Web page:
dating cover

Don’t make a dating mistake!

Dating
Narramore
1961

Looking for some old fashioned advice about dating? Here is an option for you from the early 1960s. I found this in a university library which is probably the most appropriate place for this material.

Considering it is the early 1960s and geared to Christian teens, you can probably guess how the advice goes:

  • Don’t date someone who isn’t a Christian
  • Save your sexual purity for marriage
  • Don’t go out to clubs, movies, and do other “non-Christian” activities
  • Listen to your parents

It is important to remember that getting pregnant out of wedlock was pretty much the worst thing that could happen to a woman. You could get fired from a job, kicked out of school, shunned by family or shipped off to an “unwed mothers” home. Hence, these books were really about putting the literal fear of God in teenagers.

Teen Legal Rights cover

Teen Legal Rights for the 1990s

Teen Legal Rights
A Guide for the ’90s
Hempleman
1994

Some books are so obvious to weed. This one practically has a neon sign over it saying “weed me!”

When you are my age the 1990s seem like yesterday. In terms of a public library teen collection, the 1990s should be considered ancient history. A good rule of thumb: books should be no older than the teens, and definitely not older than parents of teens.

who are you cover

Who are you?

Who are you?
Teenager’s guide to self-understanding
McGough
1976

Teens! Do you know who you are? Are you stressing over friends, parents, and dating? This book is for you. The content is mostly anecdotes, quizzes (if you were the president, what would you prioritize?), and “exercises” (write your own obituary!). I really don’t get how any of this stuff is going to help you find your inner self.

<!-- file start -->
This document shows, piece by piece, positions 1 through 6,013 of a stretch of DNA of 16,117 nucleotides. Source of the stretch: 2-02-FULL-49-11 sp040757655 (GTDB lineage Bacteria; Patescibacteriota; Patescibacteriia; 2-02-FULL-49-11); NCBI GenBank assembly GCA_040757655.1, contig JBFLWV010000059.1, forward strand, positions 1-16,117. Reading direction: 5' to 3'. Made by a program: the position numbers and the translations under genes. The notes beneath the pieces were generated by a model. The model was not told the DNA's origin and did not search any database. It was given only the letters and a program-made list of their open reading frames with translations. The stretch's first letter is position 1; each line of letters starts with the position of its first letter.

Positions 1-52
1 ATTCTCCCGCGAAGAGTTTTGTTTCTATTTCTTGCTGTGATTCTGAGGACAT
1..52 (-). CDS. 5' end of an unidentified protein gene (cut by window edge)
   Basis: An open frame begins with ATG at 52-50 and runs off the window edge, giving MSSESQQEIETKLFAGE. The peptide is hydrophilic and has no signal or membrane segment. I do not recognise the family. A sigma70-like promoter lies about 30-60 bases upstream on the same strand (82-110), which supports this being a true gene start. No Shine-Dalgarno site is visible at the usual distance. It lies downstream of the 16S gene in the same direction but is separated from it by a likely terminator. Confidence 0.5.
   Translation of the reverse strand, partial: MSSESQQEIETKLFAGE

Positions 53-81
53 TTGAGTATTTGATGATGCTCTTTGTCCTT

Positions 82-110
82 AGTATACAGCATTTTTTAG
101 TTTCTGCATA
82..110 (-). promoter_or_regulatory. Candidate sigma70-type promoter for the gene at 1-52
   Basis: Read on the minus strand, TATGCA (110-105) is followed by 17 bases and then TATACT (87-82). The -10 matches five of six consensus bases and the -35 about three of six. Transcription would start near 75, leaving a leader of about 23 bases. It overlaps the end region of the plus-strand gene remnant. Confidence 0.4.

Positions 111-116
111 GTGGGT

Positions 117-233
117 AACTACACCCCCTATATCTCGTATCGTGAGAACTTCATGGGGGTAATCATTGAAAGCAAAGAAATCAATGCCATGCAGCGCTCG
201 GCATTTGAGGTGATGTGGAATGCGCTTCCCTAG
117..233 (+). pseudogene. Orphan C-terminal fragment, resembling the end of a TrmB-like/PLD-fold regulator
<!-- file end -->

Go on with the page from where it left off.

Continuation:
Obviously, this book is dated. I actually liked these kinds of books when I was a young teen. For all I know, I might have even read it since I was the right age in 1976. To use the vernacular of the late 1960s/1970s, the book was pretty square.

birth control cover

Teen Guide to Birth Control

Teen Guide to Birth Control
Nourse
1988

Another teen guide-to-life book. We have prolific health writer Alan Nourse again instructing the kids on various methods of birth control. For 1988, this isn’t a bad choice. His writing is pretty-plain spoken and doesn’t get bogged down in judgments, unlike a lot of publications, both older and newer. The info is mostly focused on the female perspective. It’s pretty clear that if a woman wants to avoid pregnancy, it is up to her. Boys seem incidental to the conversation.

make-up Magic cover

How about some make-up?

Make-up Magic
Van Hazinga
1987

What make-up goes best with big hair and leg warmers? For that complete 1980s look, you can learn some nifty techniques to make your eyes, cheeks, and lips ready for that next school dance or for an 1970s-80s David Bowie Cosplay.

Make-up, fashion, and hair books, need to be weeded more often than you think. Aside from changing styles, many of these books will reference products that are no longer available. This book is aimed at teen girls so being extra conscious of issues of body issues, diversity, inner beauty should also be considered. That said, this little artifact from the 1980s should be weeded from the collection as soon as possible. I doubt that Mom’s (or possibly Grandma) choices in make-up would be any teen’s first choice.

birth control and protection cover

Don’t get knocked up!

Birth Control and Protection
Options for Teens
Peacock
2000

Today we have another teen heath book. It is now 20 years old. Like all medical information, this should be treated as suspect. Even if it hasn’t changed, teens need current information, just like adults. Also, these types of books also have referral information. I actually think this is probably one of the most important features of weeding criteria. Think about what wasn’t around in 2000. Not all businesses or organizations had website or social media presence. No smart phones. Limited texting. (I tried some early texting using only the phone key pad. It took me about a half an hour to write “hi”. No thanks.) Also important, books like this need to look current. Bottom line remember your audience.